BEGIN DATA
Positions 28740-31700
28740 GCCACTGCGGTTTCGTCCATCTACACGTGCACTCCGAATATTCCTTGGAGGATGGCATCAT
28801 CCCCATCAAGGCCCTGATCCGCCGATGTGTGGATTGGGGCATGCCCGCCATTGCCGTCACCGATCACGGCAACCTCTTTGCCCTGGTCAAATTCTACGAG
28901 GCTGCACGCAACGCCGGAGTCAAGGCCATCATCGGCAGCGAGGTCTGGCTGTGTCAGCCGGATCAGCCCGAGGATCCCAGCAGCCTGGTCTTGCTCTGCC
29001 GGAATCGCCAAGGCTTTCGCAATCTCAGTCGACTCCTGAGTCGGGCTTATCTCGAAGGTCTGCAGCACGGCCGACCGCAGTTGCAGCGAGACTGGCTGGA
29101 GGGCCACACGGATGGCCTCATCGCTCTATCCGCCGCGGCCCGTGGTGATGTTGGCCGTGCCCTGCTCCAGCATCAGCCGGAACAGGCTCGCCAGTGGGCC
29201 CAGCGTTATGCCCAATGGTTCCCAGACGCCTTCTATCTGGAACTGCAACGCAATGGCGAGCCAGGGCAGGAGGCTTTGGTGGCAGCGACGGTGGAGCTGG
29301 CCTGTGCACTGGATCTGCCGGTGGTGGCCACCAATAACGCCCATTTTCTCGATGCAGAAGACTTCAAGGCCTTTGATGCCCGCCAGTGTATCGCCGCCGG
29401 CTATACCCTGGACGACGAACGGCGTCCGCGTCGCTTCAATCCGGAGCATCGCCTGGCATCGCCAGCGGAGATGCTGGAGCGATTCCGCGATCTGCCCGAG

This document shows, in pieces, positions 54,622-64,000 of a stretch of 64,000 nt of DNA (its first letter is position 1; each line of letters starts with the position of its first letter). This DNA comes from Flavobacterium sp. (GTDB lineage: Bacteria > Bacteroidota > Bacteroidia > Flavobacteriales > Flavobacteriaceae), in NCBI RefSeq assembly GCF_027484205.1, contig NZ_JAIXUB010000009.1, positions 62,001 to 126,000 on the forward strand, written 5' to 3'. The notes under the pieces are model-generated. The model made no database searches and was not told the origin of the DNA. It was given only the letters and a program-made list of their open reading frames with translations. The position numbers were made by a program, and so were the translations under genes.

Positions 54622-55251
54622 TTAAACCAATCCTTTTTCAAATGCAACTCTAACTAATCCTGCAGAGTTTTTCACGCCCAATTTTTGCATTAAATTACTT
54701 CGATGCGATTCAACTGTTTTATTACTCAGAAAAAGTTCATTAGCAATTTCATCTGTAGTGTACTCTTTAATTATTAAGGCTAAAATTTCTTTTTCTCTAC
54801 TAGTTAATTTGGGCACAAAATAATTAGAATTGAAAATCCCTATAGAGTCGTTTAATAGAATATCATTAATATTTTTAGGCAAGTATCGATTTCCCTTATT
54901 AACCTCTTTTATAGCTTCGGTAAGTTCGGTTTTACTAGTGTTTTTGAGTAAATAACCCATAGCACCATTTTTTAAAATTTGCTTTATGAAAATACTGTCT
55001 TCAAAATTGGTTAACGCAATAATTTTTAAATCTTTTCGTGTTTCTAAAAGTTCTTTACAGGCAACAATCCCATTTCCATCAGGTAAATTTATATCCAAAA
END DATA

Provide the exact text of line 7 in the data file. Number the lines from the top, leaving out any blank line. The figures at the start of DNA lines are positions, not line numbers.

29201 CAGCGTTATGCCCAATGGTTCCCAGACGCCTTCTATCTGGAACTGCAACGCAATGGCGAGCCAGGGCAGGAGGCTTTGGTGGCAGCGACGGTGGAGCTGG